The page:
Even living in a metropolitan center, one could choose to never go to a gallery, see a play, watch a dance performance or listen to music. However, avoiding architecture in any city is simply impossible. Every day, we walk around school, drive by buildings and return to our homes at night. We live in a world defined by architecture, but we have become so accustomed to its presence that we often overlook its magnificence. So, I would like to use the several minutes it will take you to read this article to drop some architecture knowledge that may help you to better appreciate the art which surrounds you.
Here’s a quick list of some of the most famous (and my favorite!) architectural sites in Los Angeles:
- Watts Towers. These 17 interconnected towers, designed and built single-handedly by Italian immigrant Simon Rodia are located in South Central LA and are certainly hard to miss. The structures are made of concrete, seashells, and thousands of bits of broken bottles, dishes, and other miscellaneous items. One of my favorite facts is that neighborhood children would bring broken bottles or glass to Rodia for a small monetary reward, which led to some angry parents, as children began breaking plates or glasses on purpose to get the money from Rodia. Rodia famously said, “I build the tower people like, everybody come.”
- Los Angeles County Museum of Art. I’m sure we’re all familiar with the rows of streetlights outside LACMA, but this romantic backdrop and the fantastic exhibits inside LACMA aren’t the only art at this museum. The buildings themselves are a permanent installation, with the latest additions designed by Renzo Piano. The Italian-born architect says, “Architecture is a very dangerous job. If a writer makes a bad book, eh, people don’t read it. But if you make bad architecture, you impose ugliness on a place for hundreds of years.”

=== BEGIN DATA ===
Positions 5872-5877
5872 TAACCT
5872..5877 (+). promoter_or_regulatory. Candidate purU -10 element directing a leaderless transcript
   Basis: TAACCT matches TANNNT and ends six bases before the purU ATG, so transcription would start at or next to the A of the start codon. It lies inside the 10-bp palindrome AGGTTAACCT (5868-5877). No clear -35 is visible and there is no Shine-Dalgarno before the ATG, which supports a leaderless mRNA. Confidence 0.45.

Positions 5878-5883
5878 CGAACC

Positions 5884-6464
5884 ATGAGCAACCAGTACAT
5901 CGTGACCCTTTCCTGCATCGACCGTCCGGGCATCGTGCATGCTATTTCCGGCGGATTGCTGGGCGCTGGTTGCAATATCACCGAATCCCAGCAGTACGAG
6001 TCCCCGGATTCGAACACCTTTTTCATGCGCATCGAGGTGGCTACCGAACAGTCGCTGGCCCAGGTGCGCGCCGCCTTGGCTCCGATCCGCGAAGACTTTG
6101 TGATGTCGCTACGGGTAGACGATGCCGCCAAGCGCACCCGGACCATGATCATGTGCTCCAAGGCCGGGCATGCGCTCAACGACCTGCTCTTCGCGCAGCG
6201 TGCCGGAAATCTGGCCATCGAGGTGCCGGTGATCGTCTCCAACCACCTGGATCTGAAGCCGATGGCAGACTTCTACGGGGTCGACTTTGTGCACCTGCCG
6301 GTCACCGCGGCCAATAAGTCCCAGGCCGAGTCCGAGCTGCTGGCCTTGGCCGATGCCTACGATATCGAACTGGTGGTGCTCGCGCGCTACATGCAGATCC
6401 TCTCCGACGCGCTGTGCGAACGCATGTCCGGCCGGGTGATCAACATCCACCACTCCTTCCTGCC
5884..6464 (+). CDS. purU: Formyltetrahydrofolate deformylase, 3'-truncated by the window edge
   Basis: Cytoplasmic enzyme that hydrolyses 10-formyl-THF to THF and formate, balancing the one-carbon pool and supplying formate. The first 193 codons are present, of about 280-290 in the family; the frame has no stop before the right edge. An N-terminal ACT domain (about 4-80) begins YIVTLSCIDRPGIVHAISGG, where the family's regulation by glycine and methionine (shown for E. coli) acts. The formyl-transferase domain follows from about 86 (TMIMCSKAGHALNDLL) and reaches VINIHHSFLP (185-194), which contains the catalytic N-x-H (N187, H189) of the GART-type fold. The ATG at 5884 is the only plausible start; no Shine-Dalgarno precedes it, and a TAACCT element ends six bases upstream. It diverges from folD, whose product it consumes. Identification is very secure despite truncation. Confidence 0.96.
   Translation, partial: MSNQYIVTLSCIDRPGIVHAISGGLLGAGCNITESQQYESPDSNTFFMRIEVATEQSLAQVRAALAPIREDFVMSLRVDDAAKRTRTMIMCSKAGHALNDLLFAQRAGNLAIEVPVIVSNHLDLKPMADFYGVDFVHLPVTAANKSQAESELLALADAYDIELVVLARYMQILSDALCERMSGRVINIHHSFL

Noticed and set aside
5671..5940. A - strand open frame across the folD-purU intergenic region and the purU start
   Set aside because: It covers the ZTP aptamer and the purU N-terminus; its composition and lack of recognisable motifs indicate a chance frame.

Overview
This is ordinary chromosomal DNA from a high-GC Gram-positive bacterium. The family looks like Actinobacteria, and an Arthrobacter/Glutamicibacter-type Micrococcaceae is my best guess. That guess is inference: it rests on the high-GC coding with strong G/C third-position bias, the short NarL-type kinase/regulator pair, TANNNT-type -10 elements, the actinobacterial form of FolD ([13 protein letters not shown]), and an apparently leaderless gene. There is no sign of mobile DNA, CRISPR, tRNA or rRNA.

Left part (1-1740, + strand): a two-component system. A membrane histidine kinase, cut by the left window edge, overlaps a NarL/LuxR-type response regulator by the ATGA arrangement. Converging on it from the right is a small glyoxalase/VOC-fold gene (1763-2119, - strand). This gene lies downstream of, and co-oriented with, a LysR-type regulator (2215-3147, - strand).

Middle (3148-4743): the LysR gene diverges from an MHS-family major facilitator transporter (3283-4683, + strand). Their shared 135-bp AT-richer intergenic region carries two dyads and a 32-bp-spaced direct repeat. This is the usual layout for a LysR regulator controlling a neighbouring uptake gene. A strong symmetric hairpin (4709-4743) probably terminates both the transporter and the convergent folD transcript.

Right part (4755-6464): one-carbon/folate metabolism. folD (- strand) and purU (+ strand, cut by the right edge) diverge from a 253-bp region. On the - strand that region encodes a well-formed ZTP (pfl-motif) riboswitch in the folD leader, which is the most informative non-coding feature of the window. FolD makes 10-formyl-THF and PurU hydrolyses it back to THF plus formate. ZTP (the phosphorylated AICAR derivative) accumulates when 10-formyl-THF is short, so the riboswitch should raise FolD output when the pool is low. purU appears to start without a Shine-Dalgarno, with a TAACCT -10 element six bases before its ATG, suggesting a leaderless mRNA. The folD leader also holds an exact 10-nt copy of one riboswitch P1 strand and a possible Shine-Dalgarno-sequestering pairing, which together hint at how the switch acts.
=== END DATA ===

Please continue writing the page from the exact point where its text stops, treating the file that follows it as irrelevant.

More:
- Griffith Observatory. Visible on most days from our very own campus, the Griffith Observatory is a distinctly Art Deco complex designed by John C. Austin. Art Deco is a form of architecture defined by its use of symmetry and geometric shapes; famous examples include the Empire State building, the Chrysler building and the Los Angeles Central Library.
- The Hollyhock House. Designed by one of the most famous and distinct American architects (and my personal favorite), Frank Lloyd Wright, this Los Angeles home is another breathtaking example of the Art Deco style. Though his work is primarily centered in the Midwest, Wright ventured to California and designed the Hollyhock House for theater director and oil heiress Aline Barnsdall in 1921. In typical Wright fashion, the house reflects its natural surroundings, in this case the Hollyhock flower whose shape clearly influences many of the exterior and interior designs. For an even more stunning example of this synthesis with nature, look up Fallingwater, another of Wright’s masterpieces.
I will end with a quote by Frank Lloyd Wright that applies to everything I’ve said above; it also applies to life in general, when it is easy to forget to appreciate all that is around us. As Wright says, “The longer I live, the more beautiful life becomes. If you foolishly ignore beauty, you will soon find yourself without it. Your life will be impoverished. But if you invest in beauty, it will remain with you all the days of your life.”